OUR NARRATIVE DECISIONS, YES, accumulate and congeal; they have a kind of strange density to them. Earlier, I drew a parallel between the Plath–Hughes marriage-mythos and Butler’s union with Brodak. Unspoken or not, I revealed, in this move, my predisposition toward the women in each. I confess—that word again—there are moments in Molly when I bristle against Butler’s pathologizing diagnoses, particularly as I read them within a historical context of medical and psychoanalytic misogyny. I am constitutionally troubled by instances in which women’s account(s) of themselves are undercut, repurposed, or otherwise repositioned as unreliable. There is a scene, for example, in the middle of Molly, where Butler implies that a story Molly told about being held up at gunpoint during (what seems to have been) an attempted rape may have been invented to manipulate him. Though he writes that “presenting this information in the context of it having any question of validity makes me feel ill,” that particular damage is done. We, too, now question the authority and legitimacy of her testimony. And it made me feel ill.

Butler appears to anticipate our likely dis-ease alongside his own. One method by which he negotiates the conventional memoir’s narrative authoritarianism is by mingling Brodak’s writings—her poetry, excerpts from Bandit, diary entries, emails, and even the full text of her suicide note—with his own. Whether this interlacing truly enables her to “speak for herself” is debatable. Molly is nominally dialogic, but the dead, we know, cannot talk back. Butler has, in his fashion, the final word.

There’s a shocking series of revelations in the book’s last pages that unravel nearly everything you thought you knew about this memoir of grief. (If you are sensitive to spoilers, you might want to pause here.) As he attempts to conclude their story, Butler writes that Brodak—in addition to his discovery of her habitual unfaithfulness—was “grooming” and dating her students and had “controlled me and abused me” throughout their relationship, acknowledging that this naming of abuse was something he “would have never imagined saying about her when she was alive.” With this confession, Molly becomes a different sort of narrative beast, far stranger and more morally complicated than it already was, a memoir not just of loss and nonexistence but of accountability, as refracted through a wholly different sort of trauma.

To grieve those we love is challenging enough; to grieve—and to forgive—those we love who’ve caused us significant harm is something else altogether. I wonder what sort of story Molly might have been had Butler clued his reader in to this intimate ambivalence earlier on, whether I would have been a less paranoid reader, if, perhaps, my predilection for recognizing their marriage through the mythos of another literary history would have been more simply bracketed. Certainly, I found myself combing through earlier sections of the book again, trying to find what I had missed. Like any reader, looking from the outside in, I know the gaps in my “knowledge” are legion.

With Butler’s last reckonings, Molly’s ethical questions shift. Even as Butler assembles his allegations, he acknowledges that his proximity to this trauma—which is bound up, for him as for many survivors of abuse, in a complex, often contradictory flurry of loving affects—distorts his narrative capacity. As such, he registers his inclination to “relativize [his] own experience” in comparison with the histories of other survivors; he gives grace to Brodak’s own victimization inside a cycle of familial harm, “the extent” of which he now will never fully grasp.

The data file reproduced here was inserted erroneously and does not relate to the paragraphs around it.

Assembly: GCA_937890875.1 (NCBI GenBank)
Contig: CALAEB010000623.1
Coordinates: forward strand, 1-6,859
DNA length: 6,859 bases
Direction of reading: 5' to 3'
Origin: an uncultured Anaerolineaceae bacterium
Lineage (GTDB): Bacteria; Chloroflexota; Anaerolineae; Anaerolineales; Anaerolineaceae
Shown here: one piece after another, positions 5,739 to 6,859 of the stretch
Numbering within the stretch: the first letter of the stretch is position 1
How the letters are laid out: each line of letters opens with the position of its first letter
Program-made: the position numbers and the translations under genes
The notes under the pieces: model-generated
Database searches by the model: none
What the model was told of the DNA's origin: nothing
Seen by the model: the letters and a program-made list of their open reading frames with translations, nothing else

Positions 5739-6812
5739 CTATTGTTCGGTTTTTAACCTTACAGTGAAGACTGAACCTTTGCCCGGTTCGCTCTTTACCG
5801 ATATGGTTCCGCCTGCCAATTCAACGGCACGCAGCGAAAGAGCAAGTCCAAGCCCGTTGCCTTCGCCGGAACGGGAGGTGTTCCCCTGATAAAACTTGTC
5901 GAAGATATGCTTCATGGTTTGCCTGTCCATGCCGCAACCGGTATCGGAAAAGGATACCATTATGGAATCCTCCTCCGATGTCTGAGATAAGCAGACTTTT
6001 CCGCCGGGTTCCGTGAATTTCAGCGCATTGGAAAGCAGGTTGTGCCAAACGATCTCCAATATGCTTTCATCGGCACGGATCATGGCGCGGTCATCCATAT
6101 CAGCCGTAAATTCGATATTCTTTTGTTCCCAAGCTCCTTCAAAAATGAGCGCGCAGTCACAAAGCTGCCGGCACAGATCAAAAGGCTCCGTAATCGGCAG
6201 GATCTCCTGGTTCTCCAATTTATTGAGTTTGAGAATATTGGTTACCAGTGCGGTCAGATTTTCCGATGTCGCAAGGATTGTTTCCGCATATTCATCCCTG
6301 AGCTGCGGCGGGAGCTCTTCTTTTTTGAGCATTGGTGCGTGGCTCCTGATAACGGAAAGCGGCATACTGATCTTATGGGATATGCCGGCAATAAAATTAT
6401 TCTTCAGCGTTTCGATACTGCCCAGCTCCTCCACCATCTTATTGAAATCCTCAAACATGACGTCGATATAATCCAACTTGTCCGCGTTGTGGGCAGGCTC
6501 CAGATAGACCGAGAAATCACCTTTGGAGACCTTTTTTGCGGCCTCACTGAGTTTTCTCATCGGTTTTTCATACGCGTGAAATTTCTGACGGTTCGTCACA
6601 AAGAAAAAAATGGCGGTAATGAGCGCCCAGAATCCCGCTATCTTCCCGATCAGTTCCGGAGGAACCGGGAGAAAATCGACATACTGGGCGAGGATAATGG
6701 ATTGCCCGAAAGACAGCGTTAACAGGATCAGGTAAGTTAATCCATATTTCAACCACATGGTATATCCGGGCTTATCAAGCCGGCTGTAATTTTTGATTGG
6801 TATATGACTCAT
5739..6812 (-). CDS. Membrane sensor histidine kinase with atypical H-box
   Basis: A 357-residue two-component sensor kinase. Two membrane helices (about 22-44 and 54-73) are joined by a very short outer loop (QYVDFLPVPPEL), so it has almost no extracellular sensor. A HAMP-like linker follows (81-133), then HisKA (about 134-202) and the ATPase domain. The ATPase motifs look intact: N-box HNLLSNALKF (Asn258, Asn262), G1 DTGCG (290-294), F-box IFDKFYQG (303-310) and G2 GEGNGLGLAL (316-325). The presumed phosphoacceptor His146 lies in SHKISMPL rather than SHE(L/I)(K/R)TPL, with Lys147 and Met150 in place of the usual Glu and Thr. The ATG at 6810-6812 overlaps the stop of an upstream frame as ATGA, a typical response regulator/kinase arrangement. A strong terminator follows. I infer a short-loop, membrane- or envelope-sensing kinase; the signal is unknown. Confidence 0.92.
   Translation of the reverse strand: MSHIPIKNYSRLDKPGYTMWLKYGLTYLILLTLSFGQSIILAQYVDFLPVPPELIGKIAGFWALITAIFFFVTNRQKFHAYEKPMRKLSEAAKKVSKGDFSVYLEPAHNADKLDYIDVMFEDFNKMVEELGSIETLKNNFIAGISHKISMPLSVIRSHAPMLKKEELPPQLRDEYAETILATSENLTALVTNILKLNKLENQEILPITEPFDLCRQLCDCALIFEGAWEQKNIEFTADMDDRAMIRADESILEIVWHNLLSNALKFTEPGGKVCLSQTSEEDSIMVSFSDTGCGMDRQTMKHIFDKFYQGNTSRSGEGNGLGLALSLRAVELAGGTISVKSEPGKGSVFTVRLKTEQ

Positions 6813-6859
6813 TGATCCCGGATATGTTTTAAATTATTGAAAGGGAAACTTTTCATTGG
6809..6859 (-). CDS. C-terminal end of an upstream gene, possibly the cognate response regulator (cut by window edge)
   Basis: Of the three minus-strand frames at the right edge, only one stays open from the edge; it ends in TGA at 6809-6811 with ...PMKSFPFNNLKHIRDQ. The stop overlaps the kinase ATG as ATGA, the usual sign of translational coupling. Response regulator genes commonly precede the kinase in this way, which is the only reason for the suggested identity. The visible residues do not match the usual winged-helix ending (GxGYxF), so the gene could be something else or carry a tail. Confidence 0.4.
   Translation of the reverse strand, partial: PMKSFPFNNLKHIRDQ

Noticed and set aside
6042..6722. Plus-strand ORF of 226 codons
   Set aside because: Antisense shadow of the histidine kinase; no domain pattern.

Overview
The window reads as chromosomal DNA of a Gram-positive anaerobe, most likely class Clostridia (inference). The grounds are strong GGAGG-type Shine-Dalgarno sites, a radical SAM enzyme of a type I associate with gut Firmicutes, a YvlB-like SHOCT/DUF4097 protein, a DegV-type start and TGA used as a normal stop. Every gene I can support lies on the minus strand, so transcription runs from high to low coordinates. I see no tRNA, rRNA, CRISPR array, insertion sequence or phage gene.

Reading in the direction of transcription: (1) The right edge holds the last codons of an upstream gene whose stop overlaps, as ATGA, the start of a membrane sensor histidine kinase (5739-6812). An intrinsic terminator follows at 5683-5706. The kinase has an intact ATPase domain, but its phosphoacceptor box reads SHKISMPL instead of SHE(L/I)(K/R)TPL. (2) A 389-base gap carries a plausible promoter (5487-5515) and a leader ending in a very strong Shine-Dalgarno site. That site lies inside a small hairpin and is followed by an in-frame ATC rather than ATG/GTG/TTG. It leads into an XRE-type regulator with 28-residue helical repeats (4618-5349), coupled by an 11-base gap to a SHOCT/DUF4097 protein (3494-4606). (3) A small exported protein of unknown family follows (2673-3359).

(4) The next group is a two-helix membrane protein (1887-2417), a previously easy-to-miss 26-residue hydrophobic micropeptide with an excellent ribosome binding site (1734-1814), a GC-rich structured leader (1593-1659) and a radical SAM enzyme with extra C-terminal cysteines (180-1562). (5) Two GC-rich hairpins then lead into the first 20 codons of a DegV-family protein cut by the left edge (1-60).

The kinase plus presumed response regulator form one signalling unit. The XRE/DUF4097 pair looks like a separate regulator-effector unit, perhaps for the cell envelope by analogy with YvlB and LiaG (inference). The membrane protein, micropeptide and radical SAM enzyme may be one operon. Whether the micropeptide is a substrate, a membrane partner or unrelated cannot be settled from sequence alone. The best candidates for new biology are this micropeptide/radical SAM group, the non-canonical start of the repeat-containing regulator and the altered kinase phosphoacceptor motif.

The question of whether a person has the right to tell the narrative of a life—a narrative that will always only be a partial telling—is, I think, a wrongheaded question, one that usually leads to bad faith interpretations. Molly isn’t, and could never be, the “truth” of Molly Brodak. It’s Butler’s truth: one among many. As Brodak writes in Bandit, when the material fact of experience escapes us, the remainder is what “is always left: the story. And the story is the most dangerous thing there is.” Brodak’s story leaks beyond the bounds of Molly. Even with such vast documentation, the transposition of a life into writing is ineluctably, profoundly fragmented. Our selves are irreducible; this is where our beauty lies.

Jamie Hood is a poet, memoirist, and critic based in Brooklyn. She’s working on her second book.

[1]. The Haunting of Sylvia Plath, 1991.

[2]. In Janet Malcolm’s phrasing, this process of concealment is foundational to the tidying “apparatus of scholarship.”

[3]. Italics mine.

[4]. Rose took great pains to establish a critical and psychic division between the “fantasy” life of writing—what she understands in a psychoanalytic capacity as the “difference of writing from itself”—and lived experience, a division she further elaborated on in a 2002 essay for the London Review of Books concerning her disputes with the Plath estate. Malcolm, meanwhile, admits to her investment in salvaging Hughes’s reputation from the muck of biographical “busybodyism.” She openly plays the role of, in critic Caryn James’s estimation, the journalist-as-antihero. Her fascination with the poet becomes infatuation.

[5]. The two books Hughes wrote about Plath’s life at the end of his own—Birthday Letters and Howls and Whispers, both in the confessional mode he’d long disavowed—are, I must tell you, not only ideologically suspect but just plain bad.

[6]. I remember the news of her passing sending shockwaves through Twitter, though, like so much that happened that month, the particulars have become swallowed up in the fathomless horizon of loss ushered in by the COVID-19 pandemic. Butler recalls that her funeral was held the afternoon before his city went into lockdown.